BT

InfoQ Homepage Articles Overcoming RESTlessness

Overcoming RESTlessness

Leia em português

This item in japanese

Lire ce contenu en français

Bookmarks

Key Takeaways

  • For the last couple of years, there has been a growing anti-REST sentiment in the software development community. However, alternative technologies often arose within a particular context, which presents strengths and weaknesses in relation to specific use cases.
  • The rise of REST was itself fuelled by a false dichotomy, with SOAP playing the role of bogeyman. Whereas SOAP attempted to provide a method of tunneling through the protocols of the web, the REST approach embraced them. 
  • Instead of seeking to replace REST, the software engineering industry should seek to evolve by building on the maturity of the REST ecosystem while exploiting the technological strengths of the new protocols.

New API protocols like GraphQL, gRPC, and Apache Kafka have risen in popularity as alternatives to REST-inspired HTTP APIs. This article argues that the strength of the REST paradigm cannot be reflected in one-on-one protocol comparisons. Instead of seeking to replace REST, the software engineering industry should seek to evolve by building on the maturity of the REST ecosystem while exploiting the technological strengths of the new protocols.

Overcoming RESTlessness

New API protocols like GraphQL, gRPC, and Apache Kafka have risen in popularity as alternatives to REST-inspired HTTP APIs. This article argues that the strength of the REST paradigm cannot be reflected in one-on-one protocol comparisons. Instead of seeking to replace REST, the software engineering industry should seek to evolve by building on the maturity of the REST ecosystem while exploiting the technological strengths of the new protocols.

On protocols, paradigms, and false dichotomies...

Fellow Vancouverite Tim Bray's recent blog post, "Post-REST", garnered a great deal of attention in our industry with good reason. As the usage of web APIs has grown, so has skepticism about whether REST1 is the ideal communication convention for web APIs. In addition to its initial scope of open Web communication, REST is now also being used for supplying web application data, providing inter-microservice communication, facilitating infrastructure administration and automation, and even for asynchronous patterns like messaging, event distribution and streaming.

Tim's piece does a good job of outlining REST's usage, its perceived limitations, some emerging protocol alternatives (GraphQL and gRPC), and speculating on the future of web API communication. While I agree with the piece in general, I feel that there is more to be said on this topic. Namely, rather than just look at what might replace REST, I would like us to consider how the strengths of REST can be synthesized with these new protocols' innovations to come up with evolutionary alternatives for communication in distributed software ecosystems.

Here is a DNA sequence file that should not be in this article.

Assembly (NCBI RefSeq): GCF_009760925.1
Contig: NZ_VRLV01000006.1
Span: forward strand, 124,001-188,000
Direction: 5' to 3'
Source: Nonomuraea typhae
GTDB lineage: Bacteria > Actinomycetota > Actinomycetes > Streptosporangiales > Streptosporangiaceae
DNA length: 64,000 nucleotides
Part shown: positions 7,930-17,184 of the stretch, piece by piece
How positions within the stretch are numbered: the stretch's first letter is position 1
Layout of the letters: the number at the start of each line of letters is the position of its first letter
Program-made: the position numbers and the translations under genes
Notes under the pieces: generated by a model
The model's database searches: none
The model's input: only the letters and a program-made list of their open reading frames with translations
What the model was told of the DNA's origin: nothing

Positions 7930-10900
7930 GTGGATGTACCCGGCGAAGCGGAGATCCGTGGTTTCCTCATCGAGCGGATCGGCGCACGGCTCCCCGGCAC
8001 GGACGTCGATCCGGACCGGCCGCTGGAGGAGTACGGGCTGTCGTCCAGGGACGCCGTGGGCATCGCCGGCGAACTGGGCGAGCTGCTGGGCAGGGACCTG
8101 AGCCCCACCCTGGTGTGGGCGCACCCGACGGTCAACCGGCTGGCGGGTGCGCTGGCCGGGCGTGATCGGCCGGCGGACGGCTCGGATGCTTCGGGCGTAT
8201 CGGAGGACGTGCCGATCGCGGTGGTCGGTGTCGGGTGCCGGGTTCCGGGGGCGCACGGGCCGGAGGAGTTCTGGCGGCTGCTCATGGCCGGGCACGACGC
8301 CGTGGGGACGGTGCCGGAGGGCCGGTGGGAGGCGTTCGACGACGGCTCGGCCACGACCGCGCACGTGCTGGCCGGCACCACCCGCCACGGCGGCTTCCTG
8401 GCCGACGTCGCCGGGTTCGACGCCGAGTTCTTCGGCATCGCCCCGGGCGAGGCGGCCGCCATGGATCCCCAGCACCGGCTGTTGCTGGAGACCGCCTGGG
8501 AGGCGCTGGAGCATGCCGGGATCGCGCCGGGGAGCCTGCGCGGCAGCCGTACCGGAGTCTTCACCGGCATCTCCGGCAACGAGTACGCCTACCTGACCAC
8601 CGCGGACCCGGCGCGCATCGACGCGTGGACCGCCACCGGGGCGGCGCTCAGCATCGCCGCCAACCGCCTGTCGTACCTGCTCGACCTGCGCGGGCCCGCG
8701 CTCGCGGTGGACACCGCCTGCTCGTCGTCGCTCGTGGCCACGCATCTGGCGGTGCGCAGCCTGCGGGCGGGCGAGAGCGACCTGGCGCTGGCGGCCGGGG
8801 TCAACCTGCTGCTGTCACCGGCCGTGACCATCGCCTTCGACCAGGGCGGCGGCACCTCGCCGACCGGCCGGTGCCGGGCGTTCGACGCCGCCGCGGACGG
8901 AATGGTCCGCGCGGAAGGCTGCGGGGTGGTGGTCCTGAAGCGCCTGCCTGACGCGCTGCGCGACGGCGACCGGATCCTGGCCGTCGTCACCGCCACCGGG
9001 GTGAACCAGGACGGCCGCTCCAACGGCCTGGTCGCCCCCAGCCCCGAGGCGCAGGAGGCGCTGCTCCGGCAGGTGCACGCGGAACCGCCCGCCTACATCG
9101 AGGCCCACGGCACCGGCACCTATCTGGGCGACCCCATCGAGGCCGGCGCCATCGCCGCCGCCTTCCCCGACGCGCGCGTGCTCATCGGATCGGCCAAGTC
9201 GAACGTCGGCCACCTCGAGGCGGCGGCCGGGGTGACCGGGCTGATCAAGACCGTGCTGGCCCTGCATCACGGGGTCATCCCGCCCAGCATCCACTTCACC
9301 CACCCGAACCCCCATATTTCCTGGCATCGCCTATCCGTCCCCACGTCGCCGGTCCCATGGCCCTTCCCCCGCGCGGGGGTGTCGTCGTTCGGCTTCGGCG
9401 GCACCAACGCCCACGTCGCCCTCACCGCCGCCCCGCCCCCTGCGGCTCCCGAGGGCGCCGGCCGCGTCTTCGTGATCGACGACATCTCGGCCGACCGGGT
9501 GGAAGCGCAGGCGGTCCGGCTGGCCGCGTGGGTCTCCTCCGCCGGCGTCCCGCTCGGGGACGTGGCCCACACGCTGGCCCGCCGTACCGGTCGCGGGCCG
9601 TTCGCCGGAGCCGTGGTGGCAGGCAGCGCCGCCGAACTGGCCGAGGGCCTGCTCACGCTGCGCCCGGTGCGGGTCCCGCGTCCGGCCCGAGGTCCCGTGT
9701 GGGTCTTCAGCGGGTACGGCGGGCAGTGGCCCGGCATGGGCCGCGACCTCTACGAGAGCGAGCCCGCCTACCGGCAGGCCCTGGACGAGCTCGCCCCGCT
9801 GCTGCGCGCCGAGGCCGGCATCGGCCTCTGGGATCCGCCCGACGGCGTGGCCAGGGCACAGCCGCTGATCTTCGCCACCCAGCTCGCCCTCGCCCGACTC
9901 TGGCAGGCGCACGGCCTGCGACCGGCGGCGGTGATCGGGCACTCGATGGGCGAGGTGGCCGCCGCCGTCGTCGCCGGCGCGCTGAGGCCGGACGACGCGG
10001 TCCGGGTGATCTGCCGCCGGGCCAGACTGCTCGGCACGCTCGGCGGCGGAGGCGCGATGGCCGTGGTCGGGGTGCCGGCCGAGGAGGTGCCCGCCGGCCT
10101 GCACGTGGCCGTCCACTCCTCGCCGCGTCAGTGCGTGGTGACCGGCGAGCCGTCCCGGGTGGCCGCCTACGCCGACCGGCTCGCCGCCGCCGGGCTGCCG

New protocols, old battle lines, false dichotomies

For the last couple of years, there has been a growing anti-REST sentiment in the software development community. Numerous articles have been posted that gripe about REST's limitations, and then present an alternative protocol or approach for communication.

The pattern "REST is bad at x, so use y instead" can be seen in pieces that support GraphQL, gRPC, asynchronous communication, and even more obscure options. The arguments go something like this:

  • GraphQL is better than REST because it allows the API consumer to control what data it receives, and allows the API provider to aggregate resources on the server-side
  • gRPC (plus protocol buffers) is better than REST because it is type-safe, has optimized performance through binary serialization, and is able to exploit the capabilities of HTTP/2
  • Asynchronous communication (AMQP, Kafka, etc.) is better than synchronous REST communication because it reduces blocking and thread usage, and thereby increases service autonomy

Each of these approaches arose within a particular context. GraphQL was created by Facebook as part of their re-working of the Facebook mobile application. It is the over-the-wire communication method used in conjunction with the Relay and React Native JavaScript frameworks, essentially a means of serving up ad hoc data to the app. Unsurprisingly, many public proponents of GraphQL have a bias toward data centricity and JavaScript. gRPC and protocol buffers emerged from Google's internal usage, and followed a similar path to the public as the Kubernetes container orchestration project. Expectedly, much of the advocacy for gRPC centres on communication between container-based applications. Exclusive asynchronous communication is often promoted for use within the context of reactive systems or event sourcing. It makes sense that these approaches that were designed for each of these specific contexts would have some advantages over the more generic REST approach within those contexts.